We currently have an SSIS installation on the same server as SQL Server. This SQL Server installation is strictly to run SQL Server Agent to schedule the jobs that execute the SSIS packages deployed to this server. No user DBs, just MSDB and SSISDB, and then a small DB (<100mb) for the DBAs to store certain stored procs and tools to check status, etc.

We have 128GB of memory for the server, and half (64GB) of the memory is dedicated to SQL Server. The EDW database that we are pushing the data to in SSIS is located on a different server entirely.

Is this set-up correct? Is it correct to have Integration Services run on the same server that you are scheduling the packages through SQL Server agent on? I ask because we are running into memory issues, and the DBAs are suggesting that we increase the memory allotted to SQL Server. Should we give more memory to SQL Server?


1 Answer 1


I concur with @dan Guzman's comment. You're likely overallocated on memory for SQL Server (and probably for the box itself). Unless you just have continuous package execution and/or suboptimal design patterns in play, that smells like the box will be happy with 1/4 of the resources - just make sure it has the best network speed (assuming data comes from server 1, ssis packages run on server 2 and push data to server 3, you'll likely be network bound). Profile and test, of course.

SSIS is an in-memory run-time engine. When you launch jobs from SQL Agent, they are going to run in their own address space so your 64GB of free memory is going to allocated to the Operating System, dtexec (the process that actually runs packages), etc. Getting into the weeds of an SSIS package, you're only really burning memory when you have data flow tasks and even then, the typical culprits are blocking transformations (aggregations, merge joints, etc) and fat data types n/varchar(max) or varbinary data in the pipeline. Better design can reduce memory contention. And of course, depending on your data source/destinations, you might have to deal with 32 bit drivers so the maximum memory per package execution would be capped under 4GB.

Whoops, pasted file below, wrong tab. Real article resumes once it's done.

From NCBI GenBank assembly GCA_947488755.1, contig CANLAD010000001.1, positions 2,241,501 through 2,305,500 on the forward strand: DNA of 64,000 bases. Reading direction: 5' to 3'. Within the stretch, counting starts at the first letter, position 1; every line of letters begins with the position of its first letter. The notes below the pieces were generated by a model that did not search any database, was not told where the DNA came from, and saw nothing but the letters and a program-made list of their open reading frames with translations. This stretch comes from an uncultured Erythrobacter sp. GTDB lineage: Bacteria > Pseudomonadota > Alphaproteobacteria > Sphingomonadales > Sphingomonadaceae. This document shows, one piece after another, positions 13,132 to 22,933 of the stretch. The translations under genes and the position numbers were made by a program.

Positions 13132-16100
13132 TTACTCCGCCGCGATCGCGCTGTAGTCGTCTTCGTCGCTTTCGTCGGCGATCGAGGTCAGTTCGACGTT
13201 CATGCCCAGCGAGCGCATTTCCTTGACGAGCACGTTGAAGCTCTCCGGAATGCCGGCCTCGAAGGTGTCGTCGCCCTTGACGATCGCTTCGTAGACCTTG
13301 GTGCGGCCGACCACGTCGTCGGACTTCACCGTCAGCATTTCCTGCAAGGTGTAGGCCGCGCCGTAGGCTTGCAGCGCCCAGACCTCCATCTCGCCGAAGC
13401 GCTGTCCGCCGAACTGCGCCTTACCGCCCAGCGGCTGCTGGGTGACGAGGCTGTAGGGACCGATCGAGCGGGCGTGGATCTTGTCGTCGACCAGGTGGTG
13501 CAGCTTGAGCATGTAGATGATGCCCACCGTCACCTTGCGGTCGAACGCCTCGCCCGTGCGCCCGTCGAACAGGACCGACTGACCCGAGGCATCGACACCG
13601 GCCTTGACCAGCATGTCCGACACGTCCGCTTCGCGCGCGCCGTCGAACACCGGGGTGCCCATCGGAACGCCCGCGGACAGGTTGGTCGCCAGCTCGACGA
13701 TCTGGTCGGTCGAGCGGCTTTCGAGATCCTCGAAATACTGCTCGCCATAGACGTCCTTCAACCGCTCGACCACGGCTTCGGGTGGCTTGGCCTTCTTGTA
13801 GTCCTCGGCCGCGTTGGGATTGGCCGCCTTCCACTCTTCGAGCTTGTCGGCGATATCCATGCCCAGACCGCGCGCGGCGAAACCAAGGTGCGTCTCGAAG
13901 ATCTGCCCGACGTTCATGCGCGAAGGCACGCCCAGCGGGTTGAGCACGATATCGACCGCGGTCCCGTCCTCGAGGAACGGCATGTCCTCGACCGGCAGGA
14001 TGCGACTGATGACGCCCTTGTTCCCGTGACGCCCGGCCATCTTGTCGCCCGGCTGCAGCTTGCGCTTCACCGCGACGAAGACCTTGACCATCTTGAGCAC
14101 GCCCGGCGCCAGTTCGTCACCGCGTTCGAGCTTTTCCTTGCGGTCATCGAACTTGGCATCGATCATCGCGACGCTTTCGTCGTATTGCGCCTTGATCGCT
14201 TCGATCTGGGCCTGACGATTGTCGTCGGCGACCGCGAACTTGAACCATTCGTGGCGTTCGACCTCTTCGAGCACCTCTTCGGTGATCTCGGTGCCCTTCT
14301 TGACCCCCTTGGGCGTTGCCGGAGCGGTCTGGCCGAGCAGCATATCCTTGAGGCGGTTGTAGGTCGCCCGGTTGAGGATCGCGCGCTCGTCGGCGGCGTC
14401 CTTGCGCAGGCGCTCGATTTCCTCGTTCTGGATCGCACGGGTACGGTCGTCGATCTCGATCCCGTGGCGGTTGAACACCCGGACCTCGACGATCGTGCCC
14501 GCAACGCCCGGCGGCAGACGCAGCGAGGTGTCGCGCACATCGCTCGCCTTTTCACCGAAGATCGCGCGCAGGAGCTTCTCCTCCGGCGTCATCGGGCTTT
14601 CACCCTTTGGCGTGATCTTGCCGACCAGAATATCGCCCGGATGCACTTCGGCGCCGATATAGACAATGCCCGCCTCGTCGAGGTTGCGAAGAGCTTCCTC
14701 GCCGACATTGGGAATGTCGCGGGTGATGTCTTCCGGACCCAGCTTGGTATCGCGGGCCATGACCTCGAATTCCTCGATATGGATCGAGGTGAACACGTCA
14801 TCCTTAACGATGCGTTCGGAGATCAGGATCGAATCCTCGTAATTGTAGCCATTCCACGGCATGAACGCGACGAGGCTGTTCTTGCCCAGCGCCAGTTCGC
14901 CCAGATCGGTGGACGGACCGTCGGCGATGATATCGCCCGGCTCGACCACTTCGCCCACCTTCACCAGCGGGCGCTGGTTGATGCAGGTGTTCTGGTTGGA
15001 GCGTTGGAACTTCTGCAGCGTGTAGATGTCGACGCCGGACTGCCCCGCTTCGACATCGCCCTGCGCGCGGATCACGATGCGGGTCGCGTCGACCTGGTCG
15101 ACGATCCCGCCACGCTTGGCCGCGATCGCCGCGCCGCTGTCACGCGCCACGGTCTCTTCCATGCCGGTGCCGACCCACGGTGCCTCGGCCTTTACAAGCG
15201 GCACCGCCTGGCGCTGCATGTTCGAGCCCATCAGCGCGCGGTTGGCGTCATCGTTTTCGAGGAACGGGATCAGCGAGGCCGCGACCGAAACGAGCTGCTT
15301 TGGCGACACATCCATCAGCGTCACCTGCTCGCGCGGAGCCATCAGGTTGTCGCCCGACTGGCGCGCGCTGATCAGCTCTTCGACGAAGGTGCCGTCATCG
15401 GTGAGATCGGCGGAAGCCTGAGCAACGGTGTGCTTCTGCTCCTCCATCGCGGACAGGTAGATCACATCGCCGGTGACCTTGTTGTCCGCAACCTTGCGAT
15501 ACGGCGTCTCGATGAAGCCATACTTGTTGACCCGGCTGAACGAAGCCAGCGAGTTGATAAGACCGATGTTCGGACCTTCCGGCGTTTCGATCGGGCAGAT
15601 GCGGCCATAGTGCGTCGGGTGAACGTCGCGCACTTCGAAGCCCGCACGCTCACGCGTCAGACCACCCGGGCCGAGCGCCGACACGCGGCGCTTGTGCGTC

SQL Server is going to need memory to keep the system databases running + the SSISDB for project deployment model. That's likely a trivial amount of resources (disk + memory) but yes, good job on setting a maximum capacity on SQL Server.

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